Finding the Right Lawyer for Your Business

Can one attorney handle all your business needs? Maybe, maybe not.

finding-the-rignt-lawyerIt can be hard finding the right lawyer for your business. From the beginning, most new business owners need legal advice regarding a wide range of matters. These include whether your business should be a sole proprietorship or a corporation and what type of corporation you should form. Partners need a partnership agreement; leases have to be negotiated; and zoning issues may arise.

You also need to consider the types of liability issues inherent in your business. For instance, do you lease or buy vehicles and equipment? If you have employees, you may need legal advice regarding medical insurance, workers’ compensation insurance, liability problems, and labor relations questions. You’ll likely need contracts for your buying and selling arrangements.

Your need for legal counsel may also depend on what type of business you have. For example, if you have a product or a service, you may need a trademark, service mark, or a patent. And what if your business needs to sue or gets sued?

“General Practitioner” Attorneys

There are many attorneys who specialize in representing small businesses and serving all their legal needs. Think of this type of lawyer as a general medical practitioner, who must be a good diagnostician, who treats patients for many conditions, and who will refer the patient (your business) to a specialist when the need arises. An experienced small business lawyer should be able to counsel you on all of the above issues while recognizing when to refer you to a specialist because the matter has become too complex or beyond his or her general knowledge. For example, many small business attorneys will refer out if your business is applying for a patent, dealing with IRS disputes, or facing an employee discrimination suit. Difficult issues like those are best handled by legal specialists.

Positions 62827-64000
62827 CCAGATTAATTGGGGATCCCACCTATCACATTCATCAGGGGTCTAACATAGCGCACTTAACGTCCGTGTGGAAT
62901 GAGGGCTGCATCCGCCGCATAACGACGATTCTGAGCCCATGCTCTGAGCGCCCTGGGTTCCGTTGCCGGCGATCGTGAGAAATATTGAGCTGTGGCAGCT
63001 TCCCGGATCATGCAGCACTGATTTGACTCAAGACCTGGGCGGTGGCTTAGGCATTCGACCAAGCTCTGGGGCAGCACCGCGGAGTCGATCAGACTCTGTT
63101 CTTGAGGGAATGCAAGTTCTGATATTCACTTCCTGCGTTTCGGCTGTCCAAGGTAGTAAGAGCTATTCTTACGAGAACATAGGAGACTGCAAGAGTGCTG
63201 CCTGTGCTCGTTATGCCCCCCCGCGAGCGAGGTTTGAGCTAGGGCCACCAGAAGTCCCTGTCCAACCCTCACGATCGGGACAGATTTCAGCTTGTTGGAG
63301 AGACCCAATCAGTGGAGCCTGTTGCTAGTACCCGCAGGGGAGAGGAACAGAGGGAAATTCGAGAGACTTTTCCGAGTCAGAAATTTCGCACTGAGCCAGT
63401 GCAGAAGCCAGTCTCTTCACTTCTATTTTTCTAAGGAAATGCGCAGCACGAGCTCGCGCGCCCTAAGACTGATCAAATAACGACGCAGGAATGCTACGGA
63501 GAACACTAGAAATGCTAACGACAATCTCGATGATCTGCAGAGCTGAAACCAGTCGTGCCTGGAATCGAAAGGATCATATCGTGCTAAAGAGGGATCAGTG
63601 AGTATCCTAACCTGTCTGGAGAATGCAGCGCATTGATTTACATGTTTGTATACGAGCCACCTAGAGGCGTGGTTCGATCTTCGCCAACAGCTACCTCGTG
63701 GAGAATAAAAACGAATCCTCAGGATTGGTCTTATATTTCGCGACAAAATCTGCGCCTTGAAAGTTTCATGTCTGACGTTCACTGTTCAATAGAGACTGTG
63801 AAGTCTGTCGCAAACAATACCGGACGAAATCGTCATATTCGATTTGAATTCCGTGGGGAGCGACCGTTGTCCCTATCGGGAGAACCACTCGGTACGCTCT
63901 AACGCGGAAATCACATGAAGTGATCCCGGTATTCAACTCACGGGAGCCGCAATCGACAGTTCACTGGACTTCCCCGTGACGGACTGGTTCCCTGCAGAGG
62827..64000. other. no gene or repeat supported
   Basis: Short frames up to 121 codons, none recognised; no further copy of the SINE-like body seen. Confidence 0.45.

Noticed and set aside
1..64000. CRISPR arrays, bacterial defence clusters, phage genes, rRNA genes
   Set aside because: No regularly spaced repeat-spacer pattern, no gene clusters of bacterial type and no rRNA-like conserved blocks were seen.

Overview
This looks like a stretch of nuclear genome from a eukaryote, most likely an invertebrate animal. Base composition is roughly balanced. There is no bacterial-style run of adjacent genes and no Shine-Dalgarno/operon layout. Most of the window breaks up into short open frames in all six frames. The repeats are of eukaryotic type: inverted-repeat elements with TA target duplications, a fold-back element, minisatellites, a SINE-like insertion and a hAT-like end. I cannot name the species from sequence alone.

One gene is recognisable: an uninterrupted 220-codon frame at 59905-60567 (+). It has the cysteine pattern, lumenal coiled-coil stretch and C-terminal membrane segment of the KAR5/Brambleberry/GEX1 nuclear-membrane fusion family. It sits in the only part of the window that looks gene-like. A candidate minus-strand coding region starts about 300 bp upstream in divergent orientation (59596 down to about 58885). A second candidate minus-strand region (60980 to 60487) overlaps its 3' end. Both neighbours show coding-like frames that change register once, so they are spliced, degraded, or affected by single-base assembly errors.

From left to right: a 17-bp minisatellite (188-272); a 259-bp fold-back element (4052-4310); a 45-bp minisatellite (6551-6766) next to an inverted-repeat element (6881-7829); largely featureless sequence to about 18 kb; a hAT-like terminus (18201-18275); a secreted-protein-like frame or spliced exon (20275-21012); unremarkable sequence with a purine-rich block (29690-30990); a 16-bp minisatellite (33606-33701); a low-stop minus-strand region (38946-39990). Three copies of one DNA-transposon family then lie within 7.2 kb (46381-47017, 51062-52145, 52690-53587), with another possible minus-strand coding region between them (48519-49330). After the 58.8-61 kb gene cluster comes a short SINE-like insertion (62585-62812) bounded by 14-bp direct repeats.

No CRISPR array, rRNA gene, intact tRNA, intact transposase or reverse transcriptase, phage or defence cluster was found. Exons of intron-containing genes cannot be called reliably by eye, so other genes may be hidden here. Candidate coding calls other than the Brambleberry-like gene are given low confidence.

How Do You Find A Good Business Attorney?

There are several ways to locate an attorney experienced in advising business owners. Usually, the best way is a referral from someone you know who also owns a small business. Satisfied clients are still an attorney’s preferred source of new clients. If you know a lawyer with a different specialty, such as probate or family law, a few friendly questions can put you on the right track. You might also check with family members or friends. Ask other business professionals you know or use who come into frequent contact with lawyers, such as your accountant, banker, real estate broker, or insurance agent.
If you still need help, you can look to trade groups or industry associations. Contact the local bar association in your area. The American Bar Association has tools and information to help business owners find attorneys. The Internet’s full of listings of attorneys. At a few clicks gets you a list of business law attorneys in your area, complete with telephone numbers, background information and more. But be aware that these last sources do little or no screening of attorneys’ experience or qualifications. If you resort to finding an attorney in one of these ways, be sure to screen them thoroughly. Ask for and follow up on referrals from the attorney’s small business clients. Check with the State Bar Association and the Better Business Bureau for complaints.

Choose From Several And Do Your Homework

Don’t stop looking when you think you’ve found one attorney who may be a good match for your needs. Collect information about 3-4 potential candidates.  Find out everything you can about them:

  • If you use, you already have a lot information at your fingertips. Visit the attorneys’ own websites to learn more.
  • Look for a list of representative clients. Are they the types of clients that you’d want your lawyer representing? Does the attorney represent businesses similar to yours? Does the attorney represent any of your competitors, or someone you may have to sue?
  • Run Internet searches on the attorneys’ names. You may find news articles about them, legal cases they’ve handled, or legal articles or blogs they’ve written. This type of information can tell you a lot about the attorneys’ experiences and reputations.